Chapter of Book
corporate liability, securities regulation, corporate crime, corporate governance
Inadequate civil regulatory liability can be an incentive for public enforcers to pursue criminal cases against firms. This incentive is undesirable in a scheme with overlapping forms of liability that is meant to treat most cases of wrongdoing civilly and to reserve the criminal remedy for the few most serious institutional delicts. This effect appears to exist in the current scheme of liability for securities law violations, and may be present in other regulatory structures as well. In this chapter for a volume on "Prosecutors in the Boardroom," the author argues that enhancements of the SEC's enforcement processes likely would reduce the frequency of DOJ criminal enforcement against firms, an objective shared by many. Among other enforcement features, the author addresses problems with the practice of accepting "neither admit nor deny" settlements in enforcement actions, a subject that has drawn greater attention since this chapter was published.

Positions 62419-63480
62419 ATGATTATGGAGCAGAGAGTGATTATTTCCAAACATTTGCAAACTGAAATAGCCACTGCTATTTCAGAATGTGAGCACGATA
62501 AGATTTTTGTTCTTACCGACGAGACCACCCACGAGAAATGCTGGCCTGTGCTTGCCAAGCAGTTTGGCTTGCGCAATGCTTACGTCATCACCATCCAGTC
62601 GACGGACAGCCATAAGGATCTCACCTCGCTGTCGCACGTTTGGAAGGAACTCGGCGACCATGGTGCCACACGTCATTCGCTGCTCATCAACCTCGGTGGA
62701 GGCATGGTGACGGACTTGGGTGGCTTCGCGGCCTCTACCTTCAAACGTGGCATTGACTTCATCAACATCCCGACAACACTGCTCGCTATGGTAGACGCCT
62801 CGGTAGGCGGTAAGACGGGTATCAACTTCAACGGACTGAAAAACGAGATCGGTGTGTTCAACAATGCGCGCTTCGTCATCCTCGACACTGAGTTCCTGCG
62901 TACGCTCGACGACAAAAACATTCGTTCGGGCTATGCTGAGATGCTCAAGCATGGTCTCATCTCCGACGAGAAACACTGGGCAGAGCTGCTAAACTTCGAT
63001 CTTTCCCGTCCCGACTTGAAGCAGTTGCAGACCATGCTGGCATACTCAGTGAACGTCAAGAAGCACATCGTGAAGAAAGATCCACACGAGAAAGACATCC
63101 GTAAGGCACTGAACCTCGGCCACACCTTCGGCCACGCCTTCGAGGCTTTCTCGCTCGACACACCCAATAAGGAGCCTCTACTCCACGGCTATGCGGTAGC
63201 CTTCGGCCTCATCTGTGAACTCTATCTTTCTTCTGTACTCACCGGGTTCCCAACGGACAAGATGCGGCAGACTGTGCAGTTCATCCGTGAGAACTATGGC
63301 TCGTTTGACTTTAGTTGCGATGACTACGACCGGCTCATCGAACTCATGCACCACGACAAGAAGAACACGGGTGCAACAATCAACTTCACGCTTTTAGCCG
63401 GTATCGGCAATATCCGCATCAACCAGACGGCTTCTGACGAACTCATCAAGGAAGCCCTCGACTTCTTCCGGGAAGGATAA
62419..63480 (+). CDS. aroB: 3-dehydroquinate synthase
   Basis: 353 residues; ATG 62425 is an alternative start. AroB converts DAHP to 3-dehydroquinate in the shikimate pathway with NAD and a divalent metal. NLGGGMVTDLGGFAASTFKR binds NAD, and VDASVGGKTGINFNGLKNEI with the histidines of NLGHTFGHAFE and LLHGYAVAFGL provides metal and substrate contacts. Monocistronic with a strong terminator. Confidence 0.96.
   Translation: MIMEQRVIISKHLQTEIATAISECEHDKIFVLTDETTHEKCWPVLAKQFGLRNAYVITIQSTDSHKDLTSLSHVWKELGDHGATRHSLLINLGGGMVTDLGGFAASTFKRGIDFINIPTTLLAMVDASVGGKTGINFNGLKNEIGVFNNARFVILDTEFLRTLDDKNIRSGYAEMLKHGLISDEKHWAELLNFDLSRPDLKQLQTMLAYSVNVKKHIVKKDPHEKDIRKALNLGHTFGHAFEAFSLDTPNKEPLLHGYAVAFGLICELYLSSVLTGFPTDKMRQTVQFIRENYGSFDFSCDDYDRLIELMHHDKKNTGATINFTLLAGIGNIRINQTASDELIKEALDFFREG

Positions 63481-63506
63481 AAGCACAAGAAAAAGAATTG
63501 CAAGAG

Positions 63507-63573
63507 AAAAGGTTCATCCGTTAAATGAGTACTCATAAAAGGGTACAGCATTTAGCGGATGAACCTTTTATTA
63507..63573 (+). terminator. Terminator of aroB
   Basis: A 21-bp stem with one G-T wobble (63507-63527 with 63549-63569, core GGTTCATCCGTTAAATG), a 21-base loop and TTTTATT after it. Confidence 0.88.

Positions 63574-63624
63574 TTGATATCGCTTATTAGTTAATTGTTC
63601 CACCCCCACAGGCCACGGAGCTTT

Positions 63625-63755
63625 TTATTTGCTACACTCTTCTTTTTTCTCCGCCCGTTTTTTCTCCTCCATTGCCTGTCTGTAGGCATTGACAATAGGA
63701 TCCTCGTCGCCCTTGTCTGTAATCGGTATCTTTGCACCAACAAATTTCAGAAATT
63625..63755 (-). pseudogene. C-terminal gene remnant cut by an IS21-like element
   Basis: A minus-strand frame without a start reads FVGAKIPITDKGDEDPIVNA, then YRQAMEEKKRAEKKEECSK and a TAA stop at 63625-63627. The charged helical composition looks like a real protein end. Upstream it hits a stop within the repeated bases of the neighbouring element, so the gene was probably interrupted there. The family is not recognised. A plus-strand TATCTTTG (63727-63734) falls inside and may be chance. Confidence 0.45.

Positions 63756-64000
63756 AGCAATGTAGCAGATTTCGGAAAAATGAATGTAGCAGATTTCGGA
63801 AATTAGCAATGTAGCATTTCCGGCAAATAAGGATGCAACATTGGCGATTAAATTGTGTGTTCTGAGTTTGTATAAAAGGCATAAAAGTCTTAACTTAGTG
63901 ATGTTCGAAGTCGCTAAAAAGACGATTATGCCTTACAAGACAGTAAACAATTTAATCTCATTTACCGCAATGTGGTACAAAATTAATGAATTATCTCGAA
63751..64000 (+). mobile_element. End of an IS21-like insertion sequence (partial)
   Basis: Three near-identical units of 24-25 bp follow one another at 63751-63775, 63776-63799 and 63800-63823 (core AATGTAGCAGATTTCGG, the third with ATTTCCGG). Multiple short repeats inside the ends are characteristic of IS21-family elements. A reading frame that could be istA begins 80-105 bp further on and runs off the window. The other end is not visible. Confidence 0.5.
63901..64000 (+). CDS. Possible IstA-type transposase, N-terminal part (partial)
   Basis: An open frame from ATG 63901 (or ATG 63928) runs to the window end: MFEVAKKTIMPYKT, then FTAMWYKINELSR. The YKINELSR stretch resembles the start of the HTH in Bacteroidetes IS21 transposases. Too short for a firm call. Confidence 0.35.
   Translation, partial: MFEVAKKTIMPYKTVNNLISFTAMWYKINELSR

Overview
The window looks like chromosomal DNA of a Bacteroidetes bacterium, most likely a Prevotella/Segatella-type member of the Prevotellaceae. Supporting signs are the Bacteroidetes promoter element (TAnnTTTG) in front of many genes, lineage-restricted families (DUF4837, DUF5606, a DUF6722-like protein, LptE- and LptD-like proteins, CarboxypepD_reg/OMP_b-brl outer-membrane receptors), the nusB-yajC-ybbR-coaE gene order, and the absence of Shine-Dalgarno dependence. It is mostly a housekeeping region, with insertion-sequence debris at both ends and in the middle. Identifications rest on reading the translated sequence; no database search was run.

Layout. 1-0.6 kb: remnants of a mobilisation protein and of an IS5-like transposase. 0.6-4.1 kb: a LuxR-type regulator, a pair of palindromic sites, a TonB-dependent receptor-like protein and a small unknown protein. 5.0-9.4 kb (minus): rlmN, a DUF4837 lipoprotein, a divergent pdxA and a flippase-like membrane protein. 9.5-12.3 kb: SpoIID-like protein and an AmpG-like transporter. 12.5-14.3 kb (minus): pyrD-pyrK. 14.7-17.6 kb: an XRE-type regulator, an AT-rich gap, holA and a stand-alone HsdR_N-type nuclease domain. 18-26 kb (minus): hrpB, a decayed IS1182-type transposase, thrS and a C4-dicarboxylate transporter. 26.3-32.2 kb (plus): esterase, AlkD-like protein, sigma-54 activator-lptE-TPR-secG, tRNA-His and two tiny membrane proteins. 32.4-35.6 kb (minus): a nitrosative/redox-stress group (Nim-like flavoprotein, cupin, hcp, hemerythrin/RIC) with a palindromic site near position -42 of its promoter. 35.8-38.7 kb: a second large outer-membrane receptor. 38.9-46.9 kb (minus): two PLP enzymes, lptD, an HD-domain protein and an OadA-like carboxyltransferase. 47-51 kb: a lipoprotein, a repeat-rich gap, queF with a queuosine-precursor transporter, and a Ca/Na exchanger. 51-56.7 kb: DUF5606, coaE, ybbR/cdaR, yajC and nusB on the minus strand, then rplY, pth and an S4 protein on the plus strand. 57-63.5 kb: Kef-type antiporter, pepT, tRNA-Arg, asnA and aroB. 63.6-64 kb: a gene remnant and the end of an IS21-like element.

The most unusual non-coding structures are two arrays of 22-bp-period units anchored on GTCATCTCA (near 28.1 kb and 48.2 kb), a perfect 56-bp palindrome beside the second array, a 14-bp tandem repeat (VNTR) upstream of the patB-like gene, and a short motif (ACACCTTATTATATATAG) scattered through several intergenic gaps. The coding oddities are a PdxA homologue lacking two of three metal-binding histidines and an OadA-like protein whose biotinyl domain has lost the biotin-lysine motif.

Samuel W. Buell, Potentially Perverse Effects of Corporate Civil Liability, in Prosecutors In The Boardroom: Using Criminal Law To Regulate Corporate Conduct 87-109 (Anthony S. Barkow & Rachel E. Barkow eds., 2011)